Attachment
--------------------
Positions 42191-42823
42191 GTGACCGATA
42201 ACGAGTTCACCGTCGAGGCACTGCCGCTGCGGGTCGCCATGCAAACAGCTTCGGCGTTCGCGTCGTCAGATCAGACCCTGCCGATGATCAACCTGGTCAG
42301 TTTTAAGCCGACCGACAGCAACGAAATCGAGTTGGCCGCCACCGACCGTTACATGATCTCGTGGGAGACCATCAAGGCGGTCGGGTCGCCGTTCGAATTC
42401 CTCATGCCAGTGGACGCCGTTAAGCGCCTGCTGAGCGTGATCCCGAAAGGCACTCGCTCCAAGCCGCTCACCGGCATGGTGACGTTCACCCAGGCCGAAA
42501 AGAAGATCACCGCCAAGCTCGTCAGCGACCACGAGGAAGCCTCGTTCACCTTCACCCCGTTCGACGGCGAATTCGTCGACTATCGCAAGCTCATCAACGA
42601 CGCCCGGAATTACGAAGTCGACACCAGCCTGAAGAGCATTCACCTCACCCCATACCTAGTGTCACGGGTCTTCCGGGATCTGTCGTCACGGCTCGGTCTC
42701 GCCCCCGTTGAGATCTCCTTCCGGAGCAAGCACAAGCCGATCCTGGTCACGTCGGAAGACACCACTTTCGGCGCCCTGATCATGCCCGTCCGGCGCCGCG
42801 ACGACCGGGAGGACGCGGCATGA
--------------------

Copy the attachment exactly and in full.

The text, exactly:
Positions 42191-42823
42191 GTGACCGATA
42201 ACGAGTTCACCGTCGAGGCACTGCCGCTGCGGGTCGCCATGCAAACAGCTTCGGCGTTCGCGTCGTCAGATCAGACCCTGCCGATGATCAACCTGGTCAG
42301 TTTTAAGCCGACCGACAGCAACGAAATCGAGTTGGCCGCCACCGACCGTTACATGATCTCGTGGGAGACCATCAAGGCGGTCGGGTCGCCGTTCGAATTC
42401 CTCATGCCAGTGGACGCCGTTAAGCGCCTGCTGAGCGTGATCCCGAAAGGCACTCGCTCCAAGCCGCTCACCGGCATGGTGACGTTCACCCAGGCCGAAA
42501 AGAAGATCACCGCCAAGCTCGTCAGCGACCACGAGGAAGCCTCGTTCACCTTCACCCCGTTCGACGGCGAATTCGTCGACTATCGCAAGCTCATCAACGA
42601 CGCCCGGAATTACGAAGTCGACACCAGCCTGAAGAGCATTCACCTCACCCCATACCTAGTGTCACGGGTCTTCCGGGATCTGTCGTCACGGCTCGGTCTC
42701 GCCCCCGTTGAGATCTCCTTCCGGAGCAAGCACAAGCCGATCCTGGTCACGTCGGAAGACACCACTTTCGGCGCCCTGATCATGCCCGTCCGGCGCCGCG
42801 ACGACCGGGAGGACGCGGCATGA